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Policy

A Day Without Immigrants in Seattle

February 25, 2017 • 6 min read
Julien Perry

Julien Perry

Seattle Correspondent

On February 16, restaurants and bars across the country stood in solidarity with their employees by participating in A Day Without Immigrants. Whether immigrants forfeited a day of wages by no-showing at work or business owners donated money, the point was to protest President Trump’s proposed immigration policies and to prove how vital immigrants are to consumer services—restaurants in particular.

While the showing for Seattle restaurants was surprisingly small—many say they weren’t aware of the impending protest until just a day or two prior—those who took part say they are happy to have made an impact, no matter how minor.

“I had to cover a couple of cooks’ stations and was more than happy to do so. Sauté in solidarity, right?” says Piatti executive chef, Dylan Giordon.

Chester Gerl, chef and owner of Gracia, saw zero fallout after closing his one-year old Mexican restaurant on Ballard Avenue for the day. “As far as the [back of house] staff goes, we are about 90 percent Latino. There wasn’t much effect on the staff. Only few servers were called off. We actually had some staff come in to work to finish projects that we’ve been putting off. It was great to have people in Ballard recognize what we were doing and show support as they walked by or tried to come in.”

Gerl further noted, “We did have a few guests specifically come in to support us the next night because they heard about what we had done. I think it was a nice gesture to stand with my crew in solidarity for a day against this administration and [the administration’s] new approach on immigration.”

Bryan Jarr, owner of JarrBar, was also one of the few restaurants to close. He made the decision after talking it over with his staff to make sure they were all okay with it. “They lost money by not working,” says Jarr, “but we all believed in the overall statement.”

Other businesses remained open and fully-staffed, but still participated.

“I added a donation line to the bottom of the receipt at Rob Roy. It was right under the tip line and clearly said NWIRP [Northwest Immigrant Rights Project],” says Anu Elford, who owns the mega-popular bars Rob Roy and No Anchor. “There was a blurb at the bottom of the receipt explaining that it was totally optional. Having that line on the receipt opened up the conversation.”

Elford and her team raised $200. “For a last-minute fundraiser, I think that’s pretty great,” she says. “Not sure how far 200 dollars will go with NWIRP, but even if it’s just half an hour of legal help for an immigrant, I believe that will make an impact.”

Jarr says he hopes A Day Without Immigrants is just a start. “I felt strongly about doing something with other restaurants across the country. I hope more businesses find creative ways to support immigrant rights and shed light on a very important issue. I know it was easier for me to make the choice to close than other businesses with a large staff, but I hope this helps keep the conversation at the forefront.”

And that seems to be the theme.

While to the general public’s eye this protest was pretty much an invisible one, the broader effect is that it kept the flames of conversation burning.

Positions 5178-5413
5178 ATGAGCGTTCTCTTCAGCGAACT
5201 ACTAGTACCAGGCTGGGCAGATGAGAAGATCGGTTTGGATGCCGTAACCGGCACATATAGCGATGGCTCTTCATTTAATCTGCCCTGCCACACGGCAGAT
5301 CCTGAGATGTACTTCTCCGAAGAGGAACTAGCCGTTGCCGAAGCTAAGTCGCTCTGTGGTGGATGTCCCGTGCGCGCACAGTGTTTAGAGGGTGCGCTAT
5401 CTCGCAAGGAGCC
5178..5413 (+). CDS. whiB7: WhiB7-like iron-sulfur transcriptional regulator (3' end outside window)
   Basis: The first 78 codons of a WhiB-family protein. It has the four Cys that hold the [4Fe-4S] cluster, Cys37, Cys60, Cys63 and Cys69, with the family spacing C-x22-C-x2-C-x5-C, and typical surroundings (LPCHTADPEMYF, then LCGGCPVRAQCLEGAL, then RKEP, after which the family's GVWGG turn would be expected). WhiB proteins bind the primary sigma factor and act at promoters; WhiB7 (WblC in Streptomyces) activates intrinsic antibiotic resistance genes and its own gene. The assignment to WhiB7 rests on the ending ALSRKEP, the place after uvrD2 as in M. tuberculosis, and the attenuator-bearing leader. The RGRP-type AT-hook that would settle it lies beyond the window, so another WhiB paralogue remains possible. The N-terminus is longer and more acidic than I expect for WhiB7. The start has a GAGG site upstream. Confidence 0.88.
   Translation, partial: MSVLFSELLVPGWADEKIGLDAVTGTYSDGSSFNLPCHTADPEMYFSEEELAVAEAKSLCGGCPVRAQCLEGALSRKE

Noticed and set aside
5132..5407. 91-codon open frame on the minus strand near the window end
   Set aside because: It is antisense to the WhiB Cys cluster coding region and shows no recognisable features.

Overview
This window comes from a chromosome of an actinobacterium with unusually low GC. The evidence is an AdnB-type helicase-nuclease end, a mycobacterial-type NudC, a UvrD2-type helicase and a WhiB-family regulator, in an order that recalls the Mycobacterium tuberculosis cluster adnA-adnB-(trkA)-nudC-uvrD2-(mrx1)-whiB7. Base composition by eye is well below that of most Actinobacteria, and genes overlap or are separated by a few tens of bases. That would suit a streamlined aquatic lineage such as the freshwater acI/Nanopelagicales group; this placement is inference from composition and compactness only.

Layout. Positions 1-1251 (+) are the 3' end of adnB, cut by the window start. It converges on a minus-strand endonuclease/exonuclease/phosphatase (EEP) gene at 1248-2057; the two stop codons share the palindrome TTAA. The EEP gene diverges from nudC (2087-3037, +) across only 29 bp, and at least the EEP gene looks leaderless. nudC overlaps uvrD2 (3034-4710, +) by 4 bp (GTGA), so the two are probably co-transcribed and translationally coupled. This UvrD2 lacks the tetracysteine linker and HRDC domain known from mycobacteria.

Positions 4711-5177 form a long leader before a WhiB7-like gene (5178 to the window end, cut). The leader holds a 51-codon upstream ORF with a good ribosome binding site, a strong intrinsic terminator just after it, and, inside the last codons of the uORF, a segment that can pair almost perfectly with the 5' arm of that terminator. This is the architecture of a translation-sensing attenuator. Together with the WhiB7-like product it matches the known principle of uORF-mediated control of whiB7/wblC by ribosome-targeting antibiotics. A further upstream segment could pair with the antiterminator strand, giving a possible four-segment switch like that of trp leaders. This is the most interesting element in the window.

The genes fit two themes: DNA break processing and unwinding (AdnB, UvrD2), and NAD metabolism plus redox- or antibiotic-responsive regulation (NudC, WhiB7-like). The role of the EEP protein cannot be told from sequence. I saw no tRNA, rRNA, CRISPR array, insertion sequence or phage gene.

“It’s hard to gauge the impact this day had,” says Giordan (Piatti). “I feel like a lot of the individual decisions made by protesters to stay home are not seen because it didn’t have the large march/civil-gathering image of something like the Women’s March.”

As Giordan points out, restaurants demonstrated on a much smaller scale that they stand behind their staff’s right to exercise their voice. And in that, the protest was a success.

Gerl (Gracia) says he thinks a bigger deal would have been made had distributors like Charlie’s Produce and Pacific Seafood taken the day off, too. If restaurants hadn’t been able to receive product, they’d likely be forced to close. Talk about a tough hit.

As for why more bars and restaurants didn’t participate, Elford says closing might not have been the best way to show support. “I understand the fear of an owner to close for even one day. It’s so hard to meet needs without [losing] even a day’s worth of revenue. Also, it’s all or nothing. If even part of your staff protests, the whole place shuts down, [and that] leaves everyone else financially hung.”

Elford makes an interesting point. She says having two small businesses, plus a third that’s under construction (Navy Strength), is a game changer. “Some of our subcontractors for Navy Strength took the day off. It was fine because the other subs were able to continue working. That model doesn’t work at a restaurant. Also, I get it. I totally do. But had all the subs taken the day off, our project would have been delayed, inevitably hurting the first-generation small business owner, who in turn chooses to hire diverse [staff]. Perhaps if this would have happened two years ago when all I owned was Rob Roy, my thoughts would be different. I would have closed and been financially fit enough to still pay labor hours for that day.”

“I feel like people around the country expect Seattle to be on the front lines of activism around something like this,” says Giordan. “For me, it’s more impactful to know that we saw action in places like Fort Worth, TX, Atlanta, and DC.”

Other restaurant owners, like Miles James from Dot’s, say instead of just supporting their employees’ decision to take the day off, they’ll likely close altogether next time. They just need more of a heads-up first, and more leadership behind the movement.

Interested in supporting restaurants that support immigrants? Check out the Sanctuary Restaurants movement.


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